Here's how to do it directly.
Flux = $\displaystyle \int \int_{S} F \cdot N \ \mathrm{d} S = \int \int_{D} F \cdot (T_{x} \times T_{y}) \ \mathrm{d}x \ \mathrm{d}y$
D is the region in the xy-plane bounded by the positive x and y axes and the line y = 1-x
Let $\displaystyle g(x,y) = z = 1-x-y $
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The surface can be parametrized by $\displaystyle \Phi(x,y) = \Big (x,y,g(x,y)\Big) = (x,y,1-x-y) $
$\displaystyle T_{x} = \frac {\partial \Phi}{\partial x} = (1,0,-1) $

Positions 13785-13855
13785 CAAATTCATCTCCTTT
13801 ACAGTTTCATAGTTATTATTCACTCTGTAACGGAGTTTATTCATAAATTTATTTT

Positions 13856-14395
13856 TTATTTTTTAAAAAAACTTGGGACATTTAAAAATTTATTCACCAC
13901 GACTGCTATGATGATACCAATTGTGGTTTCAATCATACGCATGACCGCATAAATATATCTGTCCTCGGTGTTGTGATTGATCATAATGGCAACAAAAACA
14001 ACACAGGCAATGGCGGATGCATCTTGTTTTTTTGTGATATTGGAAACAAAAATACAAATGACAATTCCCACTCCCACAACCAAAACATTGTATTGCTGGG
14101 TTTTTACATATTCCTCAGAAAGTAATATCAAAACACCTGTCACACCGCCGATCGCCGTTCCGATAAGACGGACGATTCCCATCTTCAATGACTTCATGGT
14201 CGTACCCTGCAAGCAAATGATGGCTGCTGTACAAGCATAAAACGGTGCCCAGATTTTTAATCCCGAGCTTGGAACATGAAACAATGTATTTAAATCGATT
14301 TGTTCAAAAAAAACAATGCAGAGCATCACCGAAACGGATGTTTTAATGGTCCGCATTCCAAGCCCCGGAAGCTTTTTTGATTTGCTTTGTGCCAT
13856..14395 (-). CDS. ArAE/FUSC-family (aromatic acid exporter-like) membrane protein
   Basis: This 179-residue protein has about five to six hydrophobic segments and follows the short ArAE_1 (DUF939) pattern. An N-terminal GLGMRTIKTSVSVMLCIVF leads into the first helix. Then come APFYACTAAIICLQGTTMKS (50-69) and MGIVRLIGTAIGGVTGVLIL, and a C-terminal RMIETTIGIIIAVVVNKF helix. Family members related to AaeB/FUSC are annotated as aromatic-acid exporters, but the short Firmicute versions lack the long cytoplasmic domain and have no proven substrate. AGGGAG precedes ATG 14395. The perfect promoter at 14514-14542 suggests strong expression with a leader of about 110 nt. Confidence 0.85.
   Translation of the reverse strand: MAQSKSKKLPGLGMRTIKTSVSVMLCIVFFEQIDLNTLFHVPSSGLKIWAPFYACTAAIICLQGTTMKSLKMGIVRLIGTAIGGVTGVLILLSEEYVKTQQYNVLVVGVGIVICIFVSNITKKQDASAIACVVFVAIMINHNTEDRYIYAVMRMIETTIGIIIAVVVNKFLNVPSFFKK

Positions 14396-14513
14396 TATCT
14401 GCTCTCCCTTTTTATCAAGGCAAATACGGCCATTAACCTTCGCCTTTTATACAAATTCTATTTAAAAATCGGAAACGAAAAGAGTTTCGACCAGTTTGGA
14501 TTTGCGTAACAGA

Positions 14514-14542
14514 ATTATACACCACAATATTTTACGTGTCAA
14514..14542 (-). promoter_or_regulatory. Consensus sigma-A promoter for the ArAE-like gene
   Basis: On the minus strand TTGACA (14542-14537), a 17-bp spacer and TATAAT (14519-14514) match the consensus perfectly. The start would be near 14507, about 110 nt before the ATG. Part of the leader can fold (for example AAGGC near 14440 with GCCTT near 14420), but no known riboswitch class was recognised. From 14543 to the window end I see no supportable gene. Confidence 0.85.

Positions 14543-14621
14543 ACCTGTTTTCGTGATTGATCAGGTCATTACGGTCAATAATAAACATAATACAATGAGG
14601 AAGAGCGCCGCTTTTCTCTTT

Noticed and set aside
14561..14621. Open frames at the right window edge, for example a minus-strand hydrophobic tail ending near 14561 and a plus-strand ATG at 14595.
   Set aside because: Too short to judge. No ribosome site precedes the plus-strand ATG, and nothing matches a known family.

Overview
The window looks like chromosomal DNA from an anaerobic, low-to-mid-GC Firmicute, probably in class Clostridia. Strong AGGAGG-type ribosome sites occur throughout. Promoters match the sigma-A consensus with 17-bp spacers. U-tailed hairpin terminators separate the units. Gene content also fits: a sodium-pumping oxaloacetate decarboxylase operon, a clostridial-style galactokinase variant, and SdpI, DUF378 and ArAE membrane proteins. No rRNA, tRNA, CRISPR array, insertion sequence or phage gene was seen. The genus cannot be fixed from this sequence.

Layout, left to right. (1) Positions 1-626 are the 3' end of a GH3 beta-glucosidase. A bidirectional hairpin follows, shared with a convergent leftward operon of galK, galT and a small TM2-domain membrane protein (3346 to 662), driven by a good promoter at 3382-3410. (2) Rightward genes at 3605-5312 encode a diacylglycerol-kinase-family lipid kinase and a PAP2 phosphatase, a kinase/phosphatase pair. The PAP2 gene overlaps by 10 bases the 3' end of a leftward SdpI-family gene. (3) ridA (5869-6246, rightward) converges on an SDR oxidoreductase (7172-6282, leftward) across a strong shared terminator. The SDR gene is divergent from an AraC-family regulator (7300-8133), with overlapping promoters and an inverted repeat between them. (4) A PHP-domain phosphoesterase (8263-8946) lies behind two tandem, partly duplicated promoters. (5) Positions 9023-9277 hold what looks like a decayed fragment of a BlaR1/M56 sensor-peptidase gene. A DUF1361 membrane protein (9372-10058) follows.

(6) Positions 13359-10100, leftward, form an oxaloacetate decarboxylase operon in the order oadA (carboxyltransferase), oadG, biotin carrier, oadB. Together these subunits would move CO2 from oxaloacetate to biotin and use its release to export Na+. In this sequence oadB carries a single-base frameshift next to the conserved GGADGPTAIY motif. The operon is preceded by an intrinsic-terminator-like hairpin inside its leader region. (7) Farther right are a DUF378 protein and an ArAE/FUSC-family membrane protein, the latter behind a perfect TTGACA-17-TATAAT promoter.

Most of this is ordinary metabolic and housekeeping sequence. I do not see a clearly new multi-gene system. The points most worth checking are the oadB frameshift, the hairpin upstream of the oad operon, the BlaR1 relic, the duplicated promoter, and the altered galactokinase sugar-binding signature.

$\displaystyle T_{y} = \frac {\partial \Phi}{\partial y} = (0,1,-1) $
$\displaystyle T_{x} \times T_{y} = (1,1,0) $
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The problem wants the normal vector pointing in the other direction, or $\displaystyle (-1,-1,0) $
but then $\displaystyle F \cdot (T_{x} \times T{y}) = 0 $? Is that right? Anybody?
D is the region in the xy-plane bounded by the positive x and y axes and the line y = 1-x
The final final integral is then $\displaystyle \int_{0}^{1} \int_{0}^{1-x} 0 \ \mathrm{d}y \ \mathrm{d}x $ which of course is just zero.